When we went to have lunch at Shoreham, we left in the rain. We had Welsh Rarebit in a cafe called Tom Foolery (good, but too salty). The rain had stopped by the time we finished, so we walked across the bridge to Shoreham Beach, and followed the boardwalk. These houses sell for around £1,00,000, the ones in the street behind for £600,000 and the other houses for in the town £300,000.  

Sea cabbage is an extraordinary looking plant.

We turned back halfway along; looking back towards Worthing we could see the gathering clouds.

Halfway home, we were driving through clear Summer sunshine...

Friday, 5 July 2019

Friday 5th July - a longish week

If last week ended on the Thursday, then this week, which ends tomorrow, has been nine days long. Nine very long days long...

Friday was travelling to Leicestershire for my father's 90th birthday party, held at my cousin's house. Why Leicestershire? (It would have been in Rutland if they hadn't renamed it some years ago). Well, that's a long story involving relatives from Florida who came over for the celebrations and to visit the place where their grandfather, or maybe great-grandfather came from.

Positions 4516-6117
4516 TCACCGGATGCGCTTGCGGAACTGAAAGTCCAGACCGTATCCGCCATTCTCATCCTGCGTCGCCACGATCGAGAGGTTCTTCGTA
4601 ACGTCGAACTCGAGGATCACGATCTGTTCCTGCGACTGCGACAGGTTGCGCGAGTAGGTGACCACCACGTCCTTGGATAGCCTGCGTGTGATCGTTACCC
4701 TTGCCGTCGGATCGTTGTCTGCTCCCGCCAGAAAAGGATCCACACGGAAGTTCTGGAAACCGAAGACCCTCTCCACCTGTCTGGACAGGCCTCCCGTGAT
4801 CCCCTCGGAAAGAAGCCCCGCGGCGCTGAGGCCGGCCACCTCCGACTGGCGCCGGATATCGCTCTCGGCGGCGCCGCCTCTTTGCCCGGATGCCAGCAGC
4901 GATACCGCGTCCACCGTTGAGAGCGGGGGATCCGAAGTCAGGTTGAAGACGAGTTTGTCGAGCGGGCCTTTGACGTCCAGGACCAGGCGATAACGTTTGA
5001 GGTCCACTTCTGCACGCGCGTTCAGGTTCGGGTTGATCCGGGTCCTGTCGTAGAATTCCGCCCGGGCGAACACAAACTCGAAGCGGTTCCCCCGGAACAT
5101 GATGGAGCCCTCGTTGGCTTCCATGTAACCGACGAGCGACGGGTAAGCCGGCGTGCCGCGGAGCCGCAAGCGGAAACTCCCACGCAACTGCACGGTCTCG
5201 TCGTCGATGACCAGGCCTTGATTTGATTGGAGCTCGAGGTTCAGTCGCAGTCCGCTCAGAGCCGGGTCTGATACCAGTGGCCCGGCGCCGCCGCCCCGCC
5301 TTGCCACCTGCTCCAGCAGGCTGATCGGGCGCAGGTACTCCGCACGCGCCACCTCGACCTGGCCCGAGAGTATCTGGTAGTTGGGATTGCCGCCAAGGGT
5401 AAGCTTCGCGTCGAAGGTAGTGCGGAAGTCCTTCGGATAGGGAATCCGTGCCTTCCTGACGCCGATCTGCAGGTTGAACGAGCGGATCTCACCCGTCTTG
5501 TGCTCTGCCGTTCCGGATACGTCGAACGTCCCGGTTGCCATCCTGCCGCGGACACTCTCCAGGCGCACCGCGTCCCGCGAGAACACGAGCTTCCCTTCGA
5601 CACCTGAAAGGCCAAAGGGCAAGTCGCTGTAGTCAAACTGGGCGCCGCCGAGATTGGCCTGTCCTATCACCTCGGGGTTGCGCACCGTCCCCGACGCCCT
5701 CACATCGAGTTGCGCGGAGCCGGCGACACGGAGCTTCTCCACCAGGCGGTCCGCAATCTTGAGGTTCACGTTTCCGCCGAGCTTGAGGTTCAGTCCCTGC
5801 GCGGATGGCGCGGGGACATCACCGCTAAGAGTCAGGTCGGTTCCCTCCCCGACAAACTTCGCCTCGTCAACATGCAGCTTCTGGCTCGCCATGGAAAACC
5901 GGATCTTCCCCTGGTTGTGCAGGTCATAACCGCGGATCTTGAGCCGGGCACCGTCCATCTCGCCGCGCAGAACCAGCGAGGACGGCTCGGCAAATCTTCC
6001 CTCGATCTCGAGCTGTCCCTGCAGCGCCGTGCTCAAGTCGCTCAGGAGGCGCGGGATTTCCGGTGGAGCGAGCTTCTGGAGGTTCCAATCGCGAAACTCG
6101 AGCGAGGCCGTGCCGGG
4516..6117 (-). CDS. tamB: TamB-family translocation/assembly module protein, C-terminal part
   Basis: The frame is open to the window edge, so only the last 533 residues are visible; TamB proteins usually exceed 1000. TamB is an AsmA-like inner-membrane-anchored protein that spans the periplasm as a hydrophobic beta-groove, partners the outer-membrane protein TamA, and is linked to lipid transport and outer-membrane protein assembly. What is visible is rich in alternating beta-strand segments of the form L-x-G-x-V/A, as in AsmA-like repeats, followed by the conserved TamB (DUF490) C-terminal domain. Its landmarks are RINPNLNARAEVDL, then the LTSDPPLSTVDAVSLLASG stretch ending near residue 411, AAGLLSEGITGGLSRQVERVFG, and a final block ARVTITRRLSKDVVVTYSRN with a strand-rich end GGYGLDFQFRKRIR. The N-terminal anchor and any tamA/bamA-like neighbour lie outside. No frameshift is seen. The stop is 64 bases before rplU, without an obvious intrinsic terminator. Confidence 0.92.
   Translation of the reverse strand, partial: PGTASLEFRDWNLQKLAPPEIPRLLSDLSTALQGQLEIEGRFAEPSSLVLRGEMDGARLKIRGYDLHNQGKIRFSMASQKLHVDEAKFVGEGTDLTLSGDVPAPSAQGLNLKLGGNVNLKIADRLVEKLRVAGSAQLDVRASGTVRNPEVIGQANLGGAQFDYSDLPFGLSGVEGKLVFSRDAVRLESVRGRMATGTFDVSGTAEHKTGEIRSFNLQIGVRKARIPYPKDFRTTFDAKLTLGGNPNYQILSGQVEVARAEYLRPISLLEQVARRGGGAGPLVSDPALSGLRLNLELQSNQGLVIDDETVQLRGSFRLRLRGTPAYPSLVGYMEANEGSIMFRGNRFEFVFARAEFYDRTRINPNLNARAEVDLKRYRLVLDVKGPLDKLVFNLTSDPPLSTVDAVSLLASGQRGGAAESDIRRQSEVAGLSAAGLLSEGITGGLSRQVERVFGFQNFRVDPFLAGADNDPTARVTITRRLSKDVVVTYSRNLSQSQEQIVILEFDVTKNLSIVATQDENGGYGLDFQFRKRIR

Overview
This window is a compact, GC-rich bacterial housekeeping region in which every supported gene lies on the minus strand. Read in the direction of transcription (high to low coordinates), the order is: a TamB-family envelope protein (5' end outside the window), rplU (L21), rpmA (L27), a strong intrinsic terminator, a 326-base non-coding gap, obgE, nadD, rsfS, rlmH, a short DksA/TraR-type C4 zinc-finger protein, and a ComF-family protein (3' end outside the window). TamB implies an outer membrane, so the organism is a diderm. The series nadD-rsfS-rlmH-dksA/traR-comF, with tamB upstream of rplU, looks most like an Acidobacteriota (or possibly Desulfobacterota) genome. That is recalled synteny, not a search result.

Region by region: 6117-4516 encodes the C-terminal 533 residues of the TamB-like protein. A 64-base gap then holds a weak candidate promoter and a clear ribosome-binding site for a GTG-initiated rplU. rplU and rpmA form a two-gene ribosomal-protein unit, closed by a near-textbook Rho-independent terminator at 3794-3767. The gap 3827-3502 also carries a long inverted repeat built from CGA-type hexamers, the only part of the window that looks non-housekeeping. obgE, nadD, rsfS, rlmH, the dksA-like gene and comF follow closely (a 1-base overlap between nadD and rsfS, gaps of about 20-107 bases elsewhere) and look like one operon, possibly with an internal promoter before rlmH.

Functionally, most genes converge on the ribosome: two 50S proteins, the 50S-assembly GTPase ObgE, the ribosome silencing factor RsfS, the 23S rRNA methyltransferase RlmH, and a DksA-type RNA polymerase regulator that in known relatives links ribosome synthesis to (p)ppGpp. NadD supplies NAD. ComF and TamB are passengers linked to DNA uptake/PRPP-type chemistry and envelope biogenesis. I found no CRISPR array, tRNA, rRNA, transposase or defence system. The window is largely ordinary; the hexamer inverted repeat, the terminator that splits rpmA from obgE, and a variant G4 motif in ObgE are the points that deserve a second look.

That's my father, on the right - so I suppose the photograph must be nearly 90 years old!

It was a great day, and the final part of that part of the junketing which had lasted several days.

But, there was more birthday yet to come - we took part in a sort of 'flashmob' tea party in London on the Sunday. The Floridians had already scattered in different directions, some to the Cotswolds, some to Paris, and some on a 'Game of Thrones' tour of Ireland, this this was a separate set of relatives and friends.

Monday could have been a day of rest, but I was teaching for six hours...

And Tuesday was a Brompton Hospital day - a very early train to make sure of being able to get a seat and arrive in time for 9am. The hospital checkup was very encouraging. It looks 

The Brompton checkup was very encouraging - looking back over the years, it seems that although my lung function drops a little in the winter, it picks up again in the Summer in a regular pattern. We were in and out pretty swiftly, and spent the rest of the day at the V and A;

Beatrix Potter Drawings

Huge, ancient doors

A fifteenth century French staircase

We wandered through rooms and rooms full of ceramics on the way to the display of Port Meirion china - I didn't take any pictures of the china, but this set of plates amused me

  It has been very, very warm this week. The cats can't decided where to sleep; inside?

or outside?

Thursday, 27 June 2019

Thursday 27th June - A short(ish) week

This week has ended (already?) on a reasonable high.